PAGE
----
The Alberta Office of Traffic Safety has new online modules available for people to learn how to install or check to see if their child seat is in properly. File photo

Alberta hoping to encourage more seatbelt use in March

New website designed to assist parents with proper child restraint installation

As March nears the halfway mark and spring crawls closer, Albertans are being reminded about the need for everyone in the vehicle to be buckled up properly.

Police forces across the province have been conducting enforcement this month, while also a number of education events have been held to ensure people know how important clicking-in is to their safety. Also a part of these events are free child restraint clinics, where individuals can have their child car seats inspected and/or installed by qualified inspectors.

Dean Vegso, community mobilization consultant Alberta Office of Traffic Safety (OTS), explained the education component of the project is important for OTS and Alberta Transportation reaching their goal of 100 per cent compliance.

“That is why we are partnering with various non-profit organizations on the child seat clinics and attending various trade shows. Doing that last year, we were about to touch base with around 17,000 people,” said Vegso.

According to Alberta Transportation statistics from 2016, occupant restraints decreased the rate and severity of injuries during a collision — as 6.8 per cent of those wearing a restraint injured versus 22.4 per cent of those that didn’t. In addition, 53 people died and 375 were injured in a 2016 collision due to not being properly restrained.

Proper use can reduce fatal and serious injuries by 45 to 65 per cent, depending on the vehicle type and seating position, while it’s estimated about 200,000 people out on Alberta roads currently don’t put on a seatbelt.

The ticket for not wearing or improperly using a seatbelt or child seat is $155, and the driver will receive the ticket for those under 16 that are not restrained properly.

Vegso admits not all Albertans can get their child seat looked at by a qualified inspector, so OTS has developed several online modules ( to help.

“Vehicle safety is a shared responsibility and, while we are trying to build capacity by encouraging communities to have certified technicians by offering training, we are not going to be able to get everywhere,” he stated.

“The modules go some way to actively addressing that and gives people with questions a place to go online that can be easily navigated. It also helps us reach a different, larger, and even isolated, audience with something everyone can access.”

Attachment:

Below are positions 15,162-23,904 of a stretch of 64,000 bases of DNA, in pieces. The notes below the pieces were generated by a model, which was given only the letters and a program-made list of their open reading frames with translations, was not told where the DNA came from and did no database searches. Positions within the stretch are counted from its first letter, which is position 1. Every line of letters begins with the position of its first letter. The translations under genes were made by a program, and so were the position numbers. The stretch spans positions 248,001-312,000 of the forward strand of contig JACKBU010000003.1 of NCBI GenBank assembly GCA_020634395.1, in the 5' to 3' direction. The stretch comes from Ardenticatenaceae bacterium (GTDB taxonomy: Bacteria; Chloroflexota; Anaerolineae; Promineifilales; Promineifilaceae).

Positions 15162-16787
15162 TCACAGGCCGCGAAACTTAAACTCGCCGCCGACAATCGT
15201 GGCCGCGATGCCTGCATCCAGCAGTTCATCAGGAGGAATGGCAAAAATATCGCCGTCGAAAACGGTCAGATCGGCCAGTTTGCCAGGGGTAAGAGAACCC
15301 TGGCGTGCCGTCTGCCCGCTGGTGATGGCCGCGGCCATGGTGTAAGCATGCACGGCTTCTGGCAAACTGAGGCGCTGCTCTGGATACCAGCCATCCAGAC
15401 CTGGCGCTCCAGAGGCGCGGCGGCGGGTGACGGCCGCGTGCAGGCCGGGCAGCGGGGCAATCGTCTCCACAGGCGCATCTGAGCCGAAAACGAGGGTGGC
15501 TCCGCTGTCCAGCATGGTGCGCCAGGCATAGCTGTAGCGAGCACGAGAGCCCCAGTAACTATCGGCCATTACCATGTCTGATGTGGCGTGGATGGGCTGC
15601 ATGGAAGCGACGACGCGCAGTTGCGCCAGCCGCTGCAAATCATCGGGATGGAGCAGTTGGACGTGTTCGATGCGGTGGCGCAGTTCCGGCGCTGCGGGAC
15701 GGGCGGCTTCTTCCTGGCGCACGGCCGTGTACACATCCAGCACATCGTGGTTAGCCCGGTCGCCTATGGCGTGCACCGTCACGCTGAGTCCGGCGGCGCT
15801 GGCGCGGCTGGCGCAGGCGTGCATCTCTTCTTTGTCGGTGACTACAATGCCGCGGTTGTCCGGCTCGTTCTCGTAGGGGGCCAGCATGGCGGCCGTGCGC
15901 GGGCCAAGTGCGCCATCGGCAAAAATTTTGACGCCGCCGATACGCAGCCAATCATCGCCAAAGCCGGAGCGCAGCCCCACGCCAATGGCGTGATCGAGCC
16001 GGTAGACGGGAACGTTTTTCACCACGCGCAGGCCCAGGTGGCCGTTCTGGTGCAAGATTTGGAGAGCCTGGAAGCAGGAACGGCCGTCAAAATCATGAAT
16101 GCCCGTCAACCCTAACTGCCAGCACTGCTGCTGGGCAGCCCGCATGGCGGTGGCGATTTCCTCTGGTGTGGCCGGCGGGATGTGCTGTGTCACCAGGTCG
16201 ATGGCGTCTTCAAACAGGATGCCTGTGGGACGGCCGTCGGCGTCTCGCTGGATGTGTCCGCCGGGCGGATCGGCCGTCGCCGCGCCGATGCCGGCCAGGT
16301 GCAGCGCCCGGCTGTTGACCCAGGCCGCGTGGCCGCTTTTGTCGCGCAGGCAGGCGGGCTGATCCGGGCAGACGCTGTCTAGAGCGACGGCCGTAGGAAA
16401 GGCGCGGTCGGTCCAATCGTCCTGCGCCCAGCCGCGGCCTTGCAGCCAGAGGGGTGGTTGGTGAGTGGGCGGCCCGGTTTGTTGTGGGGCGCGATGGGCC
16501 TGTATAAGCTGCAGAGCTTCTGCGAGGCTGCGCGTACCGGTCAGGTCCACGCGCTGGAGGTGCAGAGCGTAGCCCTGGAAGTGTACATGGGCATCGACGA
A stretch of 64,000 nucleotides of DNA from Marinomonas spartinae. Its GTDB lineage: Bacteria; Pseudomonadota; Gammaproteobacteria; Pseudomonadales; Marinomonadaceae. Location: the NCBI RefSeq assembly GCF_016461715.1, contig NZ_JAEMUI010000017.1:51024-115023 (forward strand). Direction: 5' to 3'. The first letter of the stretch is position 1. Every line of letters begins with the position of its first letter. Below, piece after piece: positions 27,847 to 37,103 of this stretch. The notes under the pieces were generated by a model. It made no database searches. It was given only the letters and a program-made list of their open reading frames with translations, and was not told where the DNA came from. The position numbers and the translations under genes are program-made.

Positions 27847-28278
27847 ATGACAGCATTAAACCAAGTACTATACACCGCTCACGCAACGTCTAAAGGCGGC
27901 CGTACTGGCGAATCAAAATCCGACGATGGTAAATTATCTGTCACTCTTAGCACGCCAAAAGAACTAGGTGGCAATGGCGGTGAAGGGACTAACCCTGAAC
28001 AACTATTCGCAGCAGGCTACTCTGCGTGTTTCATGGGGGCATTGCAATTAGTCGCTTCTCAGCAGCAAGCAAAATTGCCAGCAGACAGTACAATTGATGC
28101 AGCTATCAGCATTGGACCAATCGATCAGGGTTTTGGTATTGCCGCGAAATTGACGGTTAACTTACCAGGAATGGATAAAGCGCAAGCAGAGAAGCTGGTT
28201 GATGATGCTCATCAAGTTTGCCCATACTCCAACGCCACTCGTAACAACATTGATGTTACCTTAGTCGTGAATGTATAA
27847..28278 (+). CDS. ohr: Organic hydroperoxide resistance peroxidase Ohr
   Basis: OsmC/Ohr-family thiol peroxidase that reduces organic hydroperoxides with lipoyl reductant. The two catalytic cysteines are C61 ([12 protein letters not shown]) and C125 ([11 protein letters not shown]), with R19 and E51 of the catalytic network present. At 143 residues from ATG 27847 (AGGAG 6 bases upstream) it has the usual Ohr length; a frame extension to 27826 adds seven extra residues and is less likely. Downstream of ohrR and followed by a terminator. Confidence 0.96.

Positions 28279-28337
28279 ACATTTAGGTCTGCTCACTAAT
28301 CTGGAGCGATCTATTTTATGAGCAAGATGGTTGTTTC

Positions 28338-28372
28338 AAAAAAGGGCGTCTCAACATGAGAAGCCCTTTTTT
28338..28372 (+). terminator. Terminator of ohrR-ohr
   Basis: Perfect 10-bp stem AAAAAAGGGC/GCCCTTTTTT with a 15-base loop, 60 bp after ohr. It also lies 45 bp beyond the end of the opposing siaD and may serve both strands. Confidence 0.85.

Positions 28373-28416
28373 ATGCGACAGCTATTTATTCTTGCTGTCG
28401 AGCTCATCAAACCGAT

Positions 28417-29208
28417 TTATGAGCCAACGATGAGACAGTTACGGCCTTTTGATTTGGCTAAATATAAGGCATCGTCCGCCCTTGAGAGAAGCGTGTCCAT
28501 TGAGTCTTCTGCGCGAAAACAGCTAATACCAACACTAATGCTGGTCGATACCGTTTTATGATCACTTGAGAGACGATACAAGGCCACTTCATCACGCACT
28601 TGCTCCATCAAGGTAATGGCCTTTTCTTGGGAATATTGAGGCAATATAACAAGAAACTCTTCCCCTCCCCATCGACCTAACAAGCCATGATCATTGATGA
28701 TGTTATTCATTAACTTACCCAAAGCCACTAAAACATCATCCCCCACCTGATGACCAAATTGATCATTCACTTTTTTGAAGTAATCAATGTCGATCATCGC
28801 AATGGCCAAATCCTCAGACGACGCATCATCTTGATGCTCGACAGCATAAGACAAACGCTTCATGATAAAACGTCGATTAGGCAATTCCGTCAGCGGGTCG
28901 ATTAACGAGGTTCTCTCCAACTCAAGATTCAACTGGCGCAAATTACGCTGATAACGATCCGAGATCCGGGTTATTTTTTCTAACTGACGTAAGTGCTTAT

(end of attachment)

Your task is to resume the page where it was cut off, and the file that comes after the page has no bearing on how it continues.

In a release earlier this month, Alberta’s Minister of Transportation Brian Mason stated, “While we have come a long way in getting Albertans to buckle up, the number of people who do not use seat belts regularly is still too high. For everyone’s safety, please buckle up and make sure your children are in the proper safety seat before you shift into drive.”

And while the hope is everyone will buckle up, Vegso said there is only so much that can be done to get people to do it.

“In our message, we have to stay positive and remind people that buckling up is the right thing to do, because it can’t all be just about enforcement. There has to be the right balance to ensure everyone’s safety.”

For more information, check out or

Just Posted

Highway 53 concerns being looked at

Speed zone change being contemplated, other issues will depend on who has jurisdiction

UPDATE: Man reported missing has been located safely

Ponoka RCMP had been looking to find Joseph Desjarlais

SuperNet provider Axia cannot guarantee continued service

Alberta’s health, schools, libraries, municipal governments at risk from delayed bidding

Court full as schools, parents dispute Alberta gay-straight alliance law

Justice Centre argues keeping parents out of the loop violates freedom of religion and expression

Research paper states low income earners hit hardest by dairy supply management

Canada’s poorest spend more of annual income on food staples than higher income earners

In reversal, Trump signs executive order to stop family separation

President had been wrongly insisting he had no choice but to separate families apprehended at border

Canadian Syrian children’s choir not to attend festival over fears about U.S. travel

Many kids are recent immigrants from countries covered by Trump travel ban

Innisfail RCMP respond to a shoplifting incident

Red Deer man and woman face charges

In a matter of hours, women in Saudi Arabia will be allowed to drive

Change was announced as a royal decree in 2017 by Crown Prince Mohammen bin Salman

COC session vote approves Calgary as potential host for 2026 Olympics

Scott Hutcheson, chair of Calgary’s Olympic bid corporation — called vote a positive step forward

After World Cup lineup photographed, England urges media to help team

Now the England camp is actually asking media: Are you with us or against us?

Liberals set hiring, procurement rules for federally-funded projects

Indigenous Peoples, recent immigrants, veterans, young people, people with disabilities and women to be hired

Get your hot dog water, only $40 in Vancouver

‘Hot Dog Water’ seller in Vancouver gets laughs, sales with savvy marketing

Most Read